Leading with New Eyes

That’s the title of my piece in the fall 2007 issue of Leader to Leader magazine. Not available online. The magazine version has pieces by Ken Blanchard and Mark Miller, Jeffrey Pfeffer, Jack Stahl, and others. I’m the least distinguished contributor by far! Excerpt from me:

Are we on the brink of a more honest, open society? I think so. Why? I believe we’re entering the age of transparency.

Whether we like it or not, information about our careers, interests, biases, voting patterns, and maybe even our love life (God forbid!) will be all be accessible online.

Many people choose to disclose this information already on social networks like MySpace. We volunteer this information because the loss of privacy is a small price to pay when you consider the benefits. It’s now possible to connect with people around the world who share the same interest or geography or disease in ways never possible before. For my generation in particular, privacy is an antiquated concept.

And it’s not just teens who are becoming transparent. Companies are under increasing pressure to provide more information to shareholders. Journalists are under increasing pressure to disclose biases and post full interview transcripts. Politicians and public officials now detail the exact sources of every campaign dollar, and some even maintain blogs.

What does the age of transparency mean to leaders and effective leadership in general? First, better to choose transparency than be forced the hand. When you disclose biases, vulnerabilities, mistakes, and good and bad news equally, you build trust with your constituents. Second, assholes will be exposed more frequently – so be nice. I believe "nice" leaders will be more sought-after than "hard-ass" leaders since insider video clips and blog posts exposing the wrath of tyrant CEOs will continue making the rounds on YouTube and elsewhere. Third, it will be more profitable to be ethical. Ethical decision making will no longer stem solely from a sturdy moral compass. Rather, it will be smart business. Reputation and transparency go hand-in-hand. Unethical leaders will never be able to shake the bad rap that will forever be attached to them in online reputation web sites.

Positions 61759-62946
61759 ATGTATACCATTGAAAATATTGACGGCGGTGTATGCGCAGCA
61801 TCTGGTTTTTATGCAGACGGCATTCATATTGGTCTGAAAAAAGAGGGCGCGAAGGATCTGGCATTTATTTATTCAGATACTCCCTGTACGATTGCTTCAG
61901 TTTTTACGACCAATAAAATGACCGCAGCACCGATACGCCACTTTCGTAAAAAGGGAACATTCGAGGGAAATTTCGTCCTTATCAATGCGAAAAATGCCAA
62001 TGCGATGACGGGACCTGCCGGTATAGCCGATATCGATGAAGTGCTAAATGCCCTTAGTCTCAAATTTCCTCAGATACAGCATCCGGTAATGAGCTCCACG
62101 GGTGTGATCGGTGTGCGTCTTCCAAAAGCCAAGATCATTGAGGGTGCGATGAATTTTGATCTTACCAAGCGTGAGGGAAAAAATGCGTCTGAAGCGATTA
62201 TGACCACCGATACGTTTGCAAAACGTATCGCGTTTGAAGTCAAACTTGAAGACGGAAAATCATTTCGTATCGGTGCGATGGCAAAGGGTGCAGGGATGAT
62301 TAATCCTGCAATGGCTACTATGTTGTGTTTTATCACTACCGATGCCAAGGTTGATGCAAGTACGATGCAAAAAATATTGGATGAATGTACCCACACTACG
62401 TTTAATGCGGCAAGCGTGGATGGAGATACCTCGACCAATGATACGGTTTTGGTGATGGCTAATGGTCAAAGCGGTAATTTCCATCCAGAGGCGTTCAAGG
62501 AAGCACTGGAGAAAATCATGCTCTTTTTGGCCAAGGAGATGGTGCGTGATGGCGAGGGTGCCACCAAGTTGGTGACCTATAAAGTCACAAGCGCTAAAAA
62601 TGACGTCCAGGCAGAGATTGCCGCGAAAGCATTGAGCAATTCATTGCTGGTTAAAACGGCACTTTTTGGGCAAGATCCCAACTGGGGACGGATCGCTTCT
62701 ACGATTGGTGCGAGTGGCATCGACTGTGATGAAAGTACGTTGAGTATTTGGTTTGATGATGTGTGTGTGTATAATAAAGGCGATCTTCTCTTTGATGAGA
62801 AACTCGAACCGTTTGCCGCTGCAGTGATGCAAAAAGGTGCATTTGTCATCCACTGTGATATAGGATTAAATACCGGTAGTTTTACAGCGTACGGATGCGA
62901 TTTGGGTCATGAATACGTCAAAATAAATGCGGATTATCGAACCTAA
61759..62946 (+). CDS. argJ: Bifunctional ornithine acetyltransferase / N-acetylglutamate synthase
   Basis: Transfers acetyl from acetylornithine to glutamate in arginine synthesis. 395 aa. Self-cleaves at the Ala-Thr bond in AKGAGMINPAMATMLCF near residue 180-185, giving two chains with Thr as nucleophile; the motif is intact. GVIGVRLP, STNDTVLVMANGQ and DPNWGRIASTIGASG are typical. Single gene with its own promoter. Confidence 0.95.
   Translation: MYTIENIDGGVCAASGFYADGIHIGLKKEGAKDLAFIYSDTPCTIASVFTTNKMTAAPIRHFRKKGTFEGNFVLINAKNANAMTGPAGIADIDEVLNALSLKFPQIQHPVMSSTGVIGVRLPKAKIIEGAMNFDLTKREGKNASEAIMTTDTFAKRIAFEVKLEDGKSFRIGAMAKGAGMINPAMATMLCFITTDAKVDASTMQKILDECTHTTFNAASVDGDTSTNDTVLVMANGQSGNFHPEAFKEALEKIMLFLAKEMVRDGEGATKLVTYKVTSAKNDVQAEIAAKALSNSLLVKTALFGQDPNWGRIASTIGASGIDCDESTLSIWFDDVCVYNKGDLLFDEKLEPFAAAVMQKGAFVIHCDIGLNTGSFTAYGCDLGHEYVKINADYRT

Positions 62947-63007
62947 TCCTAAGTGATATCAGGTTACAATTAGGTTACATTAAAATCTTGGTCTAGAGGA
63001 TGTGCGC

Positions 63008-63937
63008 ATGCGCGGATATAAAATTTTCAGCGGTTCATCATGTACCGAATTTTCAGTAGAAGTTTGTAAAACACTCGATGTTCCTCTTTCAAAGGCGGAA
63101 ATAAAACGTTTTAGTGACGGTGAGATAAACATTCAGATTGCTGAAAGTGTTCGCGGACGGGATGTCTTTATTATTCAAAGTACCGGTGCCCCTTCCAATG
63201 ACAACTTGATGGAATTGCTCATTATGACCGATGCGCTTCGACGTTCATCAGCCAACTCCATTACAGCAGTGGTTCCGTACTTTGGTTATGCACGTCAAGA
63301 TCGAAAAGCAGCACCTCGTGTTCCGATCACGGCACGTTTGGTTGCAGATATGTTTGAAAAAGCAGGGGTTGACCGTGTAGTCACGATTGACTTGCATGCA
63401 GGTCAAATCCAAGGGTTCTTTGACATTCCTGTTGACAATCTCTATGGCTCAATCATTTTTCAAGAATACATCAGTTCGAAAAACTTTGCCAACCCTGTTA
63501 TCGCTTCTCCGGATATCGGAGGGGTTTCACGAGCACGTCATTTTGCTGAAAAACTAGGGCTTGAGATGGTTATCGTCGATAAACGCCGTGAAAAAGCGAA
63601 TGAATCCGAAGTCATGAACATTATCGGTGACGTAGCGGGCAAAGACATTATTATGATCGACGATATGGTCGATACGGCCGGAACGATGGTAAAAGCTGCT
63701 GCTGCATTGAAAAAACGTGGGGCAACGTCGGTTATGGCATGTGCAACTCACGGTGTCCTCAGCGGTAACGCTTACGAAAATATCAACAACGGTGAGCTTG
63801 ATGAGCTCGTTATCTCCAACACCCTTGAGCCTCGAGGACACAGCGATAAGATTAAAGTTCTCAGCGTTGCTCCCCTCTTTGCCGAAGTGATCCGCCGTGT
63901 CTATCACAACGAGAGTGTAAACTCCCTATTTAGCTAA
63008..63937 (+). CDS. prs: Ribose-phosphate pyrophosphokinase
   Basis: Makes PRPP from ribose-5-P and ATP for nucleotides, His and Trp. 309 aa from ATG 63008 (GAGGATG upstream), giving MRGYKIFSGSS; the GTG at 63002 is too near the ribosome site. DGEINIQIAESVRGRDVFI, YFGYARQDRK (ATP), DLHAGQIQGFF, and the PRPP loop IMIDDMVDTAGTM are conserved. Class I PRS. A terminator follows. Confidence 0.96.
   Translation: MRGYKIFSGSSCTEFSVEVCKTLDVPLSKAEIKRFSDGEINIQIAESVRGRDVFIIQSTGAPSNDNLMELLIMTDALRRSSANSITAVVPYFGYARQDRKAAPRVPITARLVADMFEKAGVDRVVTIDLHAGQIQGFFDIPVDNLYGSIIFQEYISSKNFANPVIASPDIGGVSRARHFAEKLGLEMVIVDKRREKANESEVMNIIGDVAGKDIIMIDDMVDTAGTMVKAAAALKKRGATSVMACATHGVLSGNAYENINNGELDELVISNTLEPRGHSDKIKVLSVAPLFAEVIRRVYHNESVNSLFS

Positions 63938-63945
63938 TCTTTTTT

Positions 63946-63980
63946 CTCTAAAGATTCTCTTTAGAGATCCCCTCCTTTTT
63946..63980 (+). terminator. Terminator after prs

3 comments on “Leading with New Eyes
  • I’m curious how introvert/extrovert personalities will play out through transparency. There’s been a lot of talk on how our “real self” is not represented on blogs and social networking sites. Then again, its debatable whether its expressed outside our homes as well.

    Being on the side of transparency seems easy but I’m baffled with all the resistance. Especially from companies. I run into it time and again in health care, but hopefully the adoption (though slow) of IT will change that. Hospitals tend to be 10 years behind the curve, but proponents of transparency like Paul Levy(and I mean releasing medical error rates to the public) at http://runningahospital.blogspot.com/ help.

  • As if by telepathy, I too had run my recent post `Dumbasses clamor for online privacy’ on similar lines (with Online bias). Excerpts –

    “Learn to handle online publicity. Tweak it to your advantage. Speak your mind and craft your unique online persona that you can never do offline because you get only a few fleeting moments of attention. Offline distractions are far too many (you could get nervy) and you are not sure of leaving great impressions. Get a good online headstart and follow it up by offline touch and feel. That’s how you get larger than life. The only risk here is, you are exposing to get kicked in the butt by some smartass. Have enough humor to absorb it and gain wits enough to riposte. That way you build a circle, if not relationships, with people you like. Be smart and use them to your advantage.”


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